Area veterans will have the opportunity to attain college degrees and enter some of the area’s fastest growing employment sectors through Veterans Upward Bound, a national outreach program that will be based at Rochester Institute of Technology. The university and an extensive group of community partners, including the Veterans Outreach Center, are coordinating a program to support veterans as they progress toward postsecondary education and career prospects.
“People were using the majority of their GI benefits trying to get ready for college, only to find that when they finally get into a college program, they have limited funds left to complete their degrees,” said James Lee, principal investigator of the Veterans Upward Bound grant for RIT, adding that veterans with high school diplomas or GED preparation often needed some remedial coursework to qualify for university degree programs and used their benefits for this preparation. The program will fund this early preparation allowing veterans to acquire foundational courses and services—assessment, placement and tutoring—before using the GI benefits.
RIT will receive $257,250 per year, nearly $1.3 million, for five years of the Veterans Upward Bound program through the U.S. Department of Education’s Office of Postsecondary Education TRIO program. The goal is to attract 125 veterans each year for the five years of the program.
“The Rochester region is home to more than 70,000 veterans. That’s about one out of every 15 residents. We owe nothing but the best to all of those who put their lives on the line to defend our country, and that includes the best possible education,” said U.S. Congresswoman Louise Slaughter. “This major award from the Department of Education will help local veterans earn their degree and prepare for their future. I congratulate RIT on becoming home to such an important program.”
Program partners will coordinate a range of programs specific to academic preparation for college, tutoring services and completion of the application processes for college and financial aid.
“The program focuses on the gap period – the people in this program will already have either GED or a high school diploma but have not yet completed postsecondary education. Our job is get these students ready to enter college so that they are ready for coursework and to make the very best use of their GI benefits,” said Lee, who is the department chair of the electrical, computer and telecommunications engineering technology department in RIT’s College of Applied Science and Technology (CAST).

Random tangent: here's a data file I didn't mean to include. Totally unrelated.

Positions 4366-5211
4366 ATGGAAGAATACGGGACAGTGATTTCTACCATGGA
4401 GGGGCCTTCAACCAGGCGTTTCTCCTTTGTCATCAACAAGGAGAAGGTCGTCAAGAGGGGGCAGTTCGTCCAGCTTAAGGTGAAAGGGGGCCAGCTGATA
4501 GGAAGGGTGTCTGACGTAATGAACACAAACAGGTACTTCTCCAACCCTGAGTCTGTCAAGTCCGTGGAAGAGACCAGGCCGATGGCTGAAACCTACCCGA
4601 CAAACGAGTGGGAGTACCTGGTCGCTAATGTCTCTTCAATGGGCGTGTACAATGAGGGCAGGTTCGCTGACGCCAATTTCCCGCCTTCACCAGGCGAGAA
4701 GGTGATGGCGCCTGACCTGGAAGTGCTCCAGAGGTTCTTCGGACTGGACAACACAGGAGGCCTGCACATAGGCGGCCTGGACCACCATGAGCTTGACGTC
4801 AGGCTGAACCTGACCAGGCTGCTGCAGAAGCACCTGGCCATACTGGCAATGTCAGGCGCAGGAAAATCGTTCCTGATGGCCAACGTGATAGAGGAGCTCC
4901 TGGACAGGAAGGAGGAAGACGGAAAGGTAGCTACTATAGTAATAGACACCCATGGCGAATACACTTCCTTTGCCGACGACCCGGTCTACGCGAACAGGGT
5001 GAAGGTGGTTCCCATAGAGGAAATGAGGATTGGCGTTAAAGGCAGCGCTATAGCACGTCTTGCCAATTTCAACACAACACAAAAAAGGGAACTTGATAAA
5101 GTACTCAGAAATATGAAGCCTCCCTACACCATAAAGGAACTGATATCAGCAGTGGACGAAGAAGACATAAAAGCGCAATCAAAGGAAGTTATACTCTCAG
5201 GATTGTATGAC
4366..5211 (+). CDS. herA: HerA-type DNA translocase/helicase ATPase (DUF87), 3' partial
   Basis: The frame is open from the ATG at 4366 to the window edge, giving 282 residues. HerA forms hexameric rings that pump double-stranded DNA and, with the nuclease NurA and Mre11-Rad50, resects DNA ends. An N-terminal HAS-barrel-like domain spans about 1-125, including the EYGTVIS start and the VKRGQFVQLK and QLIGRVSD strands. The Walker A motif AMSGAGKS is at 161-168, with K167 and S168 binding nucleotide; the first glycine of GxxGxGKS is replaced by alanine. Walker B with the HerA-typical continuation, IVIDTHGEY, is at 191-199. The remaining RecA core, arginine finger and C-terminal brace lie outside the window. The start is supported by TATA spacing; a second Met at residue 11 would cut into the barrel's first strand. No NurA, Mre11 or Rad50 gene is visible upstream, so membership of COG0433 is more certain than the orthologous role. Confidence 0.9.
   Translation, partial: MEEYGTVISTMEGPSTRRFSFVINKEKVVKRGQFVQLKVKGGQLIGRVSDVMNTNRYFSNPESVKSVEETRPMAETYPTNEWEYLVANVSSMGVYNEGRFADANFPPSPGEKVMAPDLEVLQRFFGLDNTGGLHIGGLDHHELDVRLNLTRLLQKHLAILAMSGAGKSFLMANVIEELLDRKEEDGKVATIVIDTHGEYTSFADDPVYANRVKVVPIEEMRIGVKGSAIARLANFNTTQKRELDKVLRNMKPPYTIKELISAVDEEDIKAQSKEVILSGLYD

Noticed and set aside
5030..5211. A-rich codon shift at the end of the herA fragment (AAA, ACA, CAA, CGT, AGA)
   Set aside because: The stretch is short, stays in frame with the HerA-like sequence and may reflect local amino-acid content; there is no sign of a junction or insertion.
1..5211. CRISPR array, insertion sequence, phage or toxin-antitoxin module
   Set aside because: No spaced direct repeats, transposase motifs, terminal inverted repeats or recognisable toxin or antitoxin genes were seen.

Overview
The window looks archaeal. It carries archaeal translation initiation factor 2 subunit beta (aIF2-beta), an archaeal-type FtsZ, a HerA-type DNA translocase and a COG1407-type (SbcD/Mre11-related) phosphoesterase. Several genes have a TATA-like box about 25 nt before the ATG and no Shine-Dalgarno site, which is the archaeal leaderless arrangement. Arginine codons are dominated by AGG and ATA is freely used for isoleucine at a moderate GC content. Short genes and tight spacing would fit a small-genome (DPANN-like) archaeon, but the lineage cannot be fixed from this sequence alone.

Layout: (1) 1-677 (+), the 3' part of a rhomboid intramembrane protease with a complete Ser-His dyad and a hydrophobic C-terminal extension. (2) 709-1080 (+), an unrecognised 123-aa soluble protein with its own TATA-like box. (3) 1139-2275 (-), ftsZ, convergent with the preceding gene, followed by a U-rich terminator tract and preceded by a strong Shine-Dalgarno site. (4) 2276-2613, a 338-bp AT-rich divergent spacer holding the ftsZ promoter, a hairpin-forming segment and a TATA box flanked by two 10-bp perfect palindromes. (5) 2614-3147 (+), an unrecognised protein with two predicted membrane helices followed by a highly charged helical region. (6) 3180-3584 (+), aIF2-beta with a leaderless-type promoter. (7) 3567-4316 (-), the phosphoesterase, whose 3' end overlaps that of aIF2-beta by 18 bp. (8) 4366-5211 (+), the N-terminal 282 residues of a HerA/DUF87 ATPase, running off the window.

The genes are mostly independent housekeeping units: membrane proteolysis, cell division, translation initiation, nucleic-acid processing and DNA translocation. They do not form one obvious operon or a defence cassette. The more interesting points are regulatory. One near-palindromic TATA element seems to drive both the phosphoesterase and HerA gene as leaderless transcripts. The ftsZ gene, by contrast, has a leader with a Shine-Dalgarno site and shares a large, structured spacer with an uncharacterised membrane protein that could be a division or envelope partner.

CAST will partner with RIT’s Division for Diversity and Inclusion (DDI) to leverage the academic strengths of these two divisions to meet an important regional need, Lee added. Other support areas include financial literacy, career counseling, mentoring and healthcare. Regional partners include the Veterans Outreach Center; VITAL—the Veterans Integration to Academic Leadership, a service within the Veterans Administration; Pathstone Inc., a nonprofit supporting homeless veterans; and Rochester Works, as well as regional community colleges and local companies.
With more than 73,000 veterans in the Rochester/Finger Lakes area, according to the U.S. Census, the program would be a means to provide resources necessary to prepare and assist veterans in post-secondary education toward gaining the skills necessary for growing economic development initiatives such as photonics and electronics manufacturing. Although many organizations in the area provide academic and career services for veterans once they are enrolled in college, none provide pre-college services that prepare them for entry without the need for remedial coursework.
The RIT Division for Diversity and Inclusion will also work closely with Lee and members of CAST to provide centralized campus resources, having extensive experience supporting under-served populations through its Higher Education Opportunities Program, McNair Scholars and I’m First program for first-generation college students. The division was recently awarded separate DOE grants for its Upward Bound program focusing on helping to prepare high school age students gain admission to college. RIT’s Veterans Affairs department staff and student leaders from the campus Army and Air Force ROTC programs will also participate.
“We see this as a two-way street with ROTC. These students are interested in going into the military. That is where I see the veterans being able to contribute, because the veterans have been there, and they can help guide the students. And the ROTC students can also help the veterans in terms of getting back into the academic mind set, but also building a sense of camaraderie with each other,” Lee said.
In 2016, RIT’s Center for Electronics Manufacturing and Assembly, the Veterans Outreach Center, Rochester Works! and Adecco Staffing provided a training program for unemployed or under-employed area veterans. They received skills training and certification in advanced manufacturing and electronics assembly with many of the participants receiving entry level job offers or advancement. Similar programming will be available to the veterans and Lee expects that the overall Veterans Upward Bound programming can fill a growing niche in New York state.
“I anticipate veteran services and needs just growing,” he said. “Although we have been granted this for the five-year period, I look at this as a long-term vision. What if we were able to support our veterans before they are discharged, and get them set up so that when they are discharged, they are ready to roll.”
More information can be found by calling the program manager at 585-475-6259.